Monterey cypress

Cupressus macrocarpa, the Monterey Cypress, is an arboreal species of the Cupresaceae family, native to the Bay of Monterrey in California (USA).

Cupressus, Latin name of the cypress. According to some authors, it derives from Cyprus, where it is native and grows in the wild. Macrocarpa, from the Latin macrocarpus-a-um, meaning large fruit.

It is an evergreen tree, measuring 25 to 30 m high, with a widened trunk at the base and sometimes divided into two. The ascending branches form a 45 degree angle with the trunk and fairly thick twigs (1.5 to 2 mm in diameter). The red bark is very ridged.

The very small leaves are quite thick, dark green and scaled, with an obtuse apex. When rubbed, they give off a citrus aroma.

The fruits are galbulus, cones, of 25 to 35 mm of diameter, in a balloon-shape of reddish-brown colour, which changes to greyish brown when ripe, and are formed by 8 to 12 scales. They can remain closed in the tree for several years and they can ripen biennually. The cones contain numerous narrow-wing seeds with tiny parts of resin on their surface.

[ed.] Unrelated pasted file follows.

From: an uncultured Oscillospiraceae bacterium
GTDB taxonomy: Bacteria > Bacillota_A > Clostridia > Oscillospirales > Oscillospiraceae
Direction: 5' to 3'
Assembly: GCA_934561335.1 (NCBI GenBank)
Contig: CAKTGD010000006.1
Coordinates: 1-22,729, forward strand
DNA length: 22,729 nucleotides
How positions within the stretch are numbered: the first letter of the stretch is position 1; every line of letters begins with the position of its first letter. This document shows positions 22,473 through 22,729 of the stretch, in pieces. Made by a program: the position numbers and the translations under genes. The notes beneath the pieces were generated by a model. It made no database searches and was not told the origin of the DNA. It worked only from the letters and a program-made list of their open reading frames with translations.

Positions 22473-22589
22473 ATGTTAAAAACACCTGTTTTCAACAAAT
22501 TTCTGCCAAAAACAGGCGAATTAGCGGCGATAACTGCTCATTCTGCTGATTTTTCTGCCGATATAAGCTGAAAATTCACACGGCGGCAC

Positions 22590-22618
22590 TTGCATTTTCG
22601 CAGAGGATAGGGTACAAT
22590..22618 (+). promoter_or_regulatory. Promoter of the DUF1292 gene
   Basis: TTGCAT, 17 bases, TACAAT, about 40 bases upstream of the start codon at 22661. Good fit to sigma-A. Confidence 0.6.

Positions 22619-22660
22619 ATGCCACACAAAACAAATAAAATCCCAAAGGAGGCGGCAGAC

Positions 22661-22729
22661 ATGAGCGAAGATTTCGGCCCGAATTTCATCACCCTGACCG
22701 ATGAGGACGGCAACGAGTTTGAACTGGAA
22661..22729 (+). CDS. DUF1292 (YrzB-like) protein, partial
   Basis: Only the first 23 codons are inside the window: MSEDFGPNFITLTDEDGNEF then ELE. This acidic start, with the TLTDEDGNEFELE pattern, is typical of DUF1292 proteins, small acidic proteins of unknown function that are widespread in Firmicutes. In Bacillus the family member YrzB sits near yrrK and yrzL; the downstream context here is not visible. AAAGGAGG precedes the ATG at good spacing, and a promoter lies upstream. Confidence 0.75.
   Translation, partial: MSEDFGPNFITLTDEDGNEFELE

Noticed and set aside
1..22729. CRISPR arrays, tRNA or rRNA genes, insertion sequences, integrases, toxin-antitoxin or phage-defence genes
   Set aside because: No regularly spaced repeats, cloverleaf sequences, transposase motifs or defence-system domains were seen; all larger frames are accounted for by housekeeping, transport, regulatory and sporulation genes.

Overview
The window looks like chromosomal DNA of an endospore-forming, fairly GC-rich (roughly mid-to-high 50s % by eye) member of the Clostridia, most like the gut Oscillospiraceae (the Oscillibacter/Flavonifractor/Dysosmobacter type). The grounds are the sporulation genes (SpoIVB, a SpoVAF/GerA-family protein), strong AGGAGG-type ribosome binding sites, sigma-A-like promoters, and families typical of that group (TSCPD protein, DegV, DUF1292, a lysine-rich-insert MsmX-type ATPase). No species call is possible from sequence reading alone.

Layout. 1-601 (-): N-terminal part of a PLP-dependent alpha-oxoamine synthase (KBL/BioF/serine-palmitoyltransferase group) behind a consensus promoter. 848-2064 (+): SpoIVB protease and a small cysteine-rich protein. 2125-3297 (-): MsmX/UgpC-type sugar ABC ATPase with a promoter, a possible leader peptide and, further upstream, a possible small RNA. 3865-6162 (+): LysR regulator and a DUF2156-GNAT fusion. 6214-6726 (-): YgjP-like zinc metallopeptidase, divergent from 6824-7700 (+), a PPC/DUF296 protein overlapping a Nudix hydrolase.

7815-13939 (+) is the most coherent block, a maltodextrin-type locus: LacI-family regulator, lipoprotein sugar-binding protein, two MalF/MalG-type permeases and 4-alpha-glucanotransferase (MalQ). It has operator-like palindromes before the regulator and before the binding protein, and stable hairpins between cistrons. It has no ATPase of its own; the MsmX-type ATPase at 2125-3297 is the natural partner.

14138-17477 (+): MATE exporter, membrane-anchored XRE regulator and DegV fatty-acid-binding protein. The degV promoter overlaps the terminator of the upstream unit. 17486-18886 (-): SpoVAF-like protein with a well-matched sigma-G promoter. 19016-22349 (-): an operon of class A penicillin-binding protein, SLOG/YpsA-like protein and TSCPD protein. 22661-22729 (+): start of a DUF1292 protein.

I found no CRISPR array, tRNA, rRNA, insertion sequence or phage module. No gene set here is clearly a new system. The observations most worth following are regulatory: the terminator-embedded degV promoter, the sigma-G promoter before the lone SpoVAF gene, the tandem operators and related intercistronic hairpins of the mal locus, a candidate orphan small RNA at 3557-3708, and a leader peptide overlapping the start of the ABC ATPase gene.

The wood is used by craftsmen and boat builders, as well as by cabinetmakers and interior designers, because of its delicate colour. It is also useful as firewood for its good combustion.

Garden Centres cultivate it for ornamental purposes: some of the varieties are much appreciated for the colouring of the leaves, sometimes of golden tones.